Harold Holt by Ross Walker

Reviewed by Ian Lipke

Ross Walker has opted to tell history as a story. A tale of Holt’s private and public life is a useful way to bring to readers the personality of Holt the man while allowing the decisions relating to his public life to be reported. The book reveals that Holt’s private life influenced his decision-making in his official roles. Unlike the ever-rational Menzies, Holt’s path through life would be influenced by ‘personal preference’. Rightly was he categorized as ‘always one step further’. He “was a man of contradiction. He was mild-mannered yet passionate; his wife Zara said that ‘everything for Harry has to be lived with his whole heart’. He was measured, but he sometimes exceeded sensible limits and could not leave well enough alone” (1 – 2). The book also reveals that his wife was valued as of lesser importance to politics, and that his actions were governed by the philosophy that distinguished Wesley College at the time in its history when Menzies, Holt and McMahon were schoolboys there. Such considerations reveal who Harold Holt was.

While Robert Gordon Menzies was a giant among prime ministers, and his place in history assured by the very length of time that he held the reins of power, the years of his successor were every bit as pivotal even though Holt held office for a much shorter period. It was during this period of governance that several important events occurred, and significant pieces of legislation were debated. As Walker explains in several cogently argued chapters, the involvement of Australians in the Vietnam War, accessed via conscription, was a major legislative device that led to enormous social disruption. The concurrent partnership with the United States of America, the idolatrous relationship between President Johnson and Harold Holt in pursuit of the armed conflict, stamped the Holt years as markedly different.

The Holt administration saw the end of the White Australia Policy. Walker treats this major issue as a highly significant piece of legislation that was hard fought, bitter, and ambitious. Walker highlights how important this change was when he reminds his readers that aborigines until this time were classified as fauna rather than as members of the human race (129).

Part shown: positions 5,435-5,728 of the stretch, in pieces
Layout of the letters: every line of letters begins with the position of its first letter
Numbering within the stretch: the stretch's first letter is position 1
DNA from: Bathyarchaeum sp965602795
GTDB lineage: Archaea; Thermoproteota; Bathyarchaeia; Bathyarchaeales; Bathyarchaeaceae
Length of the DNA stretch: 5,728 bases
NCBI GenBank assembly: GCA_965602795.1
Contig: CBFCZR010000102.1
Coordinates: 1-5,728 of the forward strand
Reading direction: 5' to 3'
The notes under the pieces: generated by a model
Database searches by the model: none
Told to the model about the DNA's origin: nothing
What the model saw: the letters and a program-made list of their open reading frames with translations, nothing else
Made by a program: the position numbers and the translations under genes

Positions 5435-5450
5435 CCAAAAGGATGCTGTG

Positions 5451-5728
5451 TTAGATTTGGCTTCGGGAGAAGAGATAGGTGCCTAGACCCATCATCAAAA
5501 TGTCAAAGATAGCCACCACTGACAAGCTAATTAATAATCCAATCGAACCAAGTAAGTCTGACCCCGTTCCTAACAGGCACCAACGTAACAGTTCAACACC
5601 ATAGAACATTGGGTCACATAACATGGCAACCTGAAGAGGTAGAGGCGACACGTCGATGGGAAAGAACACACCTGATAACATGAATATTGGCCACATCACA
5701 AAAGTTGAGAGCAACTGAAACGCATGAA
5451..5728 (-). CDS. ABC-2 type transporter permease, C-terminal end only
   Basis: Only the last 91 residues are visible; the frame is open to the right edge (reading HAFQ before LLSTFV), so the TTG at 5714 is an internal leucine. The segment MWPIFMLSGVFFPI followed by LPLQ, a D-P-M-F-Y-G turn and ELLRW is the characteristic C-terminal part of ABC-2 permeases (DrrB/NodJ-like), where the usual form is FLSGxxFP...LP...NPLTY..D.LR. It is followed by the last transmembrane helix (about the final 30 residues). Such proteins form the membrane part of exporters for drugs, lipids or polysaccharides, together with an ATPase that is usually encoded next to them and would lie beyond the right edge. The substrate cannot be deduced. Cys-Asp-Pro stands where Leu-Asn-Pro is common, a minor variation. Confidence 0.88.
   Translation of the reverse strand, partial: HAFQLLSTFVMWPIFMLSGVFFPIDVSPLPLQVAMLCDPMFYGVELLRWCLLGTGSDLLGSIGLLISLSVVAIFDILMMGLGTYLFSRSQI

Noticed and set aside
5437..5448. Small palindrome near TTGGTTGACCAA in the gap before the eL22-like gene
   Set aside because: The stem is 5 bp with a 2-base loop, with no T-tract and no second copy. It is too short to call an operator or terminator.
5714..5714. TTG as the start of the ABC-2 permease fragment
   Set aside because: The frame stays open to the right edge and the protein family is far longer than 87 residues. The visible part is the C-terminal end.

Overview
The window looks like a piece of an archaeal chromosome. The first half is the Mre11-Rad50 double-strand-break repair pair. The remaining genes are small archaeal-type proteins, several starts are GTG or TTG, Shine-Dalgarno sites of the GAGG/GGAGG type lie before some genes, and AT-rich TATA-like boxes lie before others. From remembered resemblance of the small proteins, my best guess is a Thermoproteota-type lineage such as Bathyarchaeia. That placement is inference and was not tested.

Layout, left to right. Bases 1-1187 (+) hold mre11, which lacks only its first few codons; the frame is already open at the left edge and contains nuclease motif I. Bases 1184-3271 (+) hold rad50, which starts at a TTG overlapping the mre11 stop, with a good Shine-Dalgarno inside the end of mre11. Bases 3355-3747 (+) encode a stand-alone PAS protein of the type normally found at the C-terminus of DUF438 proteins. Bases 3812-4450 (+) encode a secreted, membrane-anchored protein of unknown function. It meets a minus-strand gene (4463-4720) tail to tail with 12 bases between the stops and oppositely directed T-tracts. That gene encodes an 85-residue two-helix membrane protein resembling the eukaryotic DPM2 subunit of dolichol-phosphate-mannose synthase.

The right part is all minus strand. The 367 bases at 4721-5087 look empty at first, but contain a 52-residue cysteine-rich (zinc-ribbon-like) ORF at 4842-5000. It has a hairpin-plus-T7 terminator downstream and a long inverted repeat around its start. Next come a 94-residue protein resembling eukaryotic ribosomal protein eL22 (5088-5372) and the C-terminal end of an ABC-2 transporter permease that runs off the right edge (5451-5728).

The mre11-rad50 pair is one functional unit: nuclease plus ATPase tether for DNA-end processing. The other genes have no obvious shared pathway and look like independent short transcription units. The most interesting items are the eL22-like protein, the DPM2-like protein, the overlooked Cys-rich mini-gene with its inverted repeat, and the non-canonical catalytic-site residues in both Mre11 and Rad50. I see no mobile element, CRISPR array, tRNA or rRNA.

Holt is shown as an ambitious and modern political leader. He was loved by the media for his telegenic qualities and his vigorous good health.  Walker depicts him from his days at school as an action man, a sporting identity, a popular, gentle but ultimately self-destructive personality who failed to grow up. The description Walker presents is of a highly efficient treasurer, but a prime minister for which the task was too big. A journalist Allan Barnes comments on the toll that being Prime Minister was levying on the stressed Holt. At a party Holt appeared nervous as he showed his guests around. When discussing a particularly fine piece of abalone, “he’s showing it off the way a small boy would. The way his eyes light up as he urges us to try it! But how tired he looks. His back must be giving him trouble again” (269).

Barnes knew nothing of the squabbling ministers who were making Holt’s life a misery. Gorton was expressing his claim for leadership, Government Whip Dudley Irwin was criticizing Holt’s performance, William McMahon was working behind the scenes to depose the Prime Minister, and above all, the ongoing feud between McEwen (the Deputy PM) and McMahon was like a running sore that Holt had been forced to excise.

The story that Walker tells is an accurate and intimate description of a mid-century politician. It evokes an earlier world, a way of living less clinical than today and disappointing in that the burning issue in Holt’s life was not his wife and family but his politics. It was confronting to learn that he had a girlfriend, an intruder into the marriage about which wife Zara could do little.

The final tragedy in Holt’s life is told with the blame laid where it should have been – with Holt himself. It should have been obvious to the least experienced surfer that the ocean at Portsea was dangerous. Lifesavers had closed the beaches; Holt’s companions had warned against entering the water. But Holt would not be told. His bullheadedness produced the expected result – a lost Prime Minister and millions of taxpayers’ money spent in a fruitless search.

Harold Holt


By Ross Walker

La Trobe UP/Black Inc

ISBN: 978 176064 383 6

$34.99; 368 pp


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